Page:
Natl Geographic is hypocritical as hell. At least among insiders, NG has always been famous for staged photos. Or altered ones. The famous incident of moving the pyramids around via retouching (long before Photoshop, incidentally) is only one example. The more common practice is styling photos. For example, if the NG team went to some god-forsaken jungle village to shoot the “isolated” natives and found the village drab and the natives ugly, NG would truck in models and clothing and props from the closest city, and stage the whole “photo” project.

    NG is, photographically-speaking, as crooked as a three dollar bill. As for the contest, either it should be no manipulation, or anything goes. In either case, the rules should be absolutely clear rather than about “discouraging” manipulation.

  18. Janey R. Jonesj Says:

    A poster above said, “I do feel that National Geographic is seen by most as the grand master of un-retouched imagery…”

    I COMMENT: The colleague is in error, unless he believes NG’s own propaganda. NG is infamous, at least among those in the know, for retouching, staging, phonying photos. And more recently, for biasing photo reportage for political purposes.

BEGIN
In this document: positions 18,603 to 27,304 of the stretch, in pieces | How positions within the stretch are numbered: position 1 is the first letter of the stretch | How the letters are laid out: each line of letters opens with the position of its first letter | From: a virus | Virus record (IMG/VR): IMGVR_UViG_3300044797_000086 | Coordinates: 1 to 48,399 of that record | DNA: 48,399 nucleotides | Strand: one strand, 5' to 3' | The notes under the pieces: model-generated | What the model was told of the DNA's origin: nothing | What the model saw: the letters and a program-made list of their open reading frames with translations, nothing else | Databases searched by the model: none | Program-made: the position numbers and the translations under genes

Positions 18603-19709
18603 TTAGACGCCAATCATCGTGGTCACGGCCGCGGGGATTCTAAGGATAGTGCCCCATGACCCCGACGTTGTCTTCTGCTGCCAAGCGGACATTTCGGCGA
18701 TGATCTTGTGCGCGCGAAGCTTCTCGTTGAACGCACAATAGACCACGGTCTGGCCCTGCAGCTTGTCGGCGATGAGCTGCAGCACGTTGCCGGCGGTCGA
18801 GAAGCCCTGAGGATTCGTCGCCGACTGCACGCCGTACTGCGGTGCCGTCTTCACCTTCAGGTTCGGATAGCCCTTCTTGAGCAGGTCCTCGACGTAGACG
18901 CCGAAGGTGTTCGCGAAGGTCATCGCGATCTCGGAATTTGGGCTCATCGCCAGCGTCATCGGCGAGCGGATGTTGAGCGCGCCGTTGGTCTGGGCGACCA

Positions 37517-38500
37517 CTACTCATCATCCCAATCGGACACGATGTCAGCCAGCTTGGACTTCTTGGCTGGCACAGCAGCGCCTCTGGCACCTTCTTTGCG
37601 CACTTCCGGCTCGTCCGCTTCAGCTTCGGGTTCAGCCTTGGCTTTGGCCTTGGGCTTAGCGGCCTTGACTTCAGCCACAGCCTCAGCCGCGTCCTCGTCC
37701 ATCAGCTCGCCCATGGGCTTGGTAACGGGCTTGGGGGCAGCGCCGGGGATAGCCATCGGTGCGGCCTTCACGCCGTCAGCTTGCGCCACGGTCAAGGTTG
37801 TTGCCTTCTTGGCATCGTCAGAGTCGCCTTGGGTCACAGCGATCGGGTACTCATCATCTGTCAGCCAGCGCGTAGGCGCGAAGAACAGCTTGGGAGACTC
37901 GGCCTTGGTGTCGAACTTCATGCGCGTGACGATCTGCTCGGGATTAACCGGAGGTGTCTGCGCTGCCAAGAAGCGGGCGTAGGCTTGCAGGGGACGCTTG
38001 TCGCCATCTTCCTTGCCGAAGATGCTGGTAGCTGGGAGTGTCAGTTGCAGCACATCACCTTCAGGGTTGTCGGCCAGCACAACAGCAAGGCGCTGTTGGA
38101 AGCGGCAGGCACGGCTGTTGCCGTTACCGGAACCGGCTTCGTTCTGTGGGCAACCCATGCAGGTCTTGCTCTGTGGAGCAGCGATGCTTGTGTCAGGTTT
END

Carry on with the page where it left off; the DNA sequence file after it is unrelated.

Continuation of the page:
19. Bill Daniels Says:

    What we have to ask ourselves as photographers isn’t “is it real or is it HDR?” but “is it a representation of what the photographer experienced?”

    Note that I did not say “… what the photographer saw” since as we all should know film does NOT accurately represent what the eye can see. Even the often-misunderstood zone system only divides the black and white world into 10 shades of grey, while the human eye/brain combination can make out many more. And color film (or digital image) is even worse.

    Looking at the Canon third place winner, I can easily imagine that this is what the photographer experienced and was unable to capture in a “straight” exposure. So HDR was chosen to change the overall contrast into an image that represents that experience. The zone system does EXACTLY the same thing, and I don’t see anyone complaining that “Moonrise, Hernandez” doesn’t represent what Ansel Adams experienced that winter afternoon back in the 1940’s. In fact, art has a long history of manipulating images for emotional impact (Salvador Dali comes to mind…).

    Photoshop, HDR and the like are only tools… used by humans like you and me to create images. Can they be overused? Of course… is it “right”? I cannot judge that.
    Is the Munch painting “The Scream” right?

  20. Chris Rusnak Says:

    This image looks pretty real to me. If this image was captured from multiple exposures then I have no problem with these results.